Amazon Prime takes on Black Friday in flash sale to drive customer loyalty

by: Lucinda Southern on 09 July 2015

Amazon is launching a 24 hour sale excusivity to Prime account holders, but heavy discounting is not the best way to drive loyalty.

Amazon has announced a 24 hour-period of sales for members of its Prime service, calling this Prime Day, taking place globally 15th July.

For $99 (£79) a year Prime members receive free shipping on their Amazon products, usually – although not always - dispatched the next day. For Prime Day non-members can sign up to the service for 20% less than the annual fee, or enjoy the day-long sales across Amazon’s range and cancel their subscription after the 30 day trial is up.

Amazon has been very clear in its marketing around Prime Day that is going to be bigger than Black Friday, the day of sales that take place in America over the Thanksgiving weekend in November. There will be more items on sale and, Amazon hopes, more buyers, meaning also presumably more chaos when it comes to check-out. There are approximately 40 million global Prime members potentially putting a lot of pressure on Amazon’s site on 15th July.

Amazon typically generates huge sales from Black Friday. According to statistics from ChannelAdvisor who tracked sales across multiple retail sites, in 2014 Amazon was the most successful retailer on black Friday, increasing its sales by 76.91% from 2013.  

Hitwise data reinforces this, recording 173m visitors to Amazon’s site, an 83% increase from the previous year. Data overall shows the UK YOY growth increasing at a great rate than the US, as the trend picks up pace across the Atlantic.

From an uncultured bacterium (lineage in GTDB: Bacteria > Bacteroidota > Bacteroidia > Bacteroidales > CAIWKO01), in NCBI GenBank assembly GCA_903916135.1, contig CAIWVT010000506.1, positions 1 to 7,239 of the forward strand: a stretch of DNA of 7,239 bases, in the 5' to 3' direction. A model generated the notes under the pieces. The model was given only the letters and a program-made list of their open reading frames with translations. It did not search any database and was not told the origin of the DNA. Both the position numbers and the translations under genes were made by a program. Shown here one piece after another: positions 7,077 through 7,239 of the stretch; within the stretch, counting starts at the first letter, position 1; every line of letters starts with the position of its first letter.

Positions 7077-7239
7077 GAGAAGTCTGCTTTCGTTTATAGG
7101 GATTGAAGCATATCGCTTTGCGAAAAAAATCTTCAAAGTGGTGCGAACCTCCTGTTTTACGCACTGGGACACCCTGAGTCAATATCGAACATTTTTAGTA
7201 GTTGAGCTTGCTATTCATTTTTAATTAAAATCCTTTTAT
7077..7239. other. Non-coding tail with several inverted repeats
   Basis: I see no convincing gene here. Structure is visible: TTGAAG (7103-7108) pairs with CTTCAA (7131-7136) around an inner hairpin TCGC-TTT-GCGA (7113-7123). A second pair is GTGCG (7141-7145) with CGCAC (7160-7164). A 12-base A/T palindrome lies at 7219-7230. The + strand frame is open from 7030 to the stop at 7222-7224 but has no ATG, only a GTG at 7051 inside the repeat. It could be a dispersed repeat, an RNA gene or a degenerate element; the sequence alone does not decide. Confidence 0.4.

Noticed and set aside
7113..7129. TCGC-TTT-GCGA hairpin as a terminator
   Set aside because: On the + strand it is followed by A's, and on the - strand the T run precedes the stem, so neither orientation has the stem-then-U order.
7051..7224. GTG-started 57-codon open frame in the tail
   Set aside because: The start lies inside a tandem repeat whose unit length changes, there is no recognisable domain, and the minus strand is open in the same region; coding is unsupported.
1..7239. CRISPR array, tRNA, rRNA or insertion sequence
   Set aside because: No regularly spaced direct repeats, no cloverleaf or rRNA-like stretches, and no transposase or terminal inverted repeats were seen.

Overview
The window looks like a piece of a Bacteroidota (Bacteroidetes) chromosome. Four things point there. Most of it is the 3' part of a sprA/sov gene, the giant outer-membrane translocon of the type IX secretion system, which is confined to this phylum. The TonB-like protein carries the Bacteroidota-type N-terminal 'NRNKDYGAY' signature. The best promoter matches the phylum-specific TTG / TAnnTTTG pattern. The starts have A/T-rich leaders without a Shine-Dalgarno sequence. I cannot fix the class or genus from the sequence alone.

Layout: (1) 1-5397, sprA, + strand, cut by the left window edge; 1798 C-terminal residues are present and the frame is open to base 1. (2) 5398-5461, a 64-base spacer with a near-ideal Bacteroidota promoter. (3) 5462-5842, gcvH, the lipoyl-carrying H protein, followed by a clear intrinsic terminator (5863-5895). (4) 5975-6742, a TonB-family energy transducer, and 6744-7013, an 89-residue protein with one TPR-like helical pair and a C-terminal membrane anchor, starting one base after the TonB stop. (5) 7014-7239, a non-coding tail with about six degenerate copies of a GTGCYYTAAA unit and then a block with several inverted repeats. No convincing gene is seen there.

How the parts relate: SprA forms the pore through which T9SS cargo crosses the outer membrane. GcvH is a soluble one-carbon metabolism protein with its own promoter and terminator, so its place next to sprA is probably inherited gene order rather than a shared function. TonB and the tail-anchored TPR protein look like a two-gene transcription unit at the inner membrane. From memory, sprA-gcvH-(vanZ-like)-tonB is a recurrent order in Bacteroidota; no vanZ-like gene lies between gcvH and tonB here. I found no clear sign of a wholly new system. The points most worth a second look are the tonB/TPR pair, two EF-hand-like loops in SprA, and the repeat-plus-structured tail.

Although offering produce at a discount has the danger of acting as a short-term fix, and there are many critics of this as a tactic. Ian Horsham, divisional director of promotions and incentives, The Grass Roots Group, argues that discounting is not the way to drive customer retention as it encourages more fickle custom.

“Dropping prices for a short time is nothing different to programmes already in existence,” he says. “Amazon should firstly look to satisfy the customers that regularly flock to its doors. This could be by surprising them with unexpected offers to enhance the perceived value, in return for their loyal custom.”

Real success, argues Horsham, is in programs that offer “a more holistic approach appealing to the requirements of individual shoppers, and what they really want.” Here, as we’ve seen from 2014’s Black Friday and Cyber Monday figures, is where mobile can play a key feature in the purchase journey.   

The psychological effects of a 24-hour sale are powerful among consumers, if looking at previous Black Friday behaviour is anything to go by. Amazon’s retail hold is strong and its cash-flow is not critical, making this less of a risky move.

Prime Day will drive a spike in sales during these quieter summer months, as well as work as recruitment for Amazon to drive more long-term customers into its loyalty program; Prime members spend more money and make up a core part of Amazon’s business. Taking on Black Friday was Amazon’s loud-and-clear message, and the online retailer is not going to shy away from this as an exercise in PR.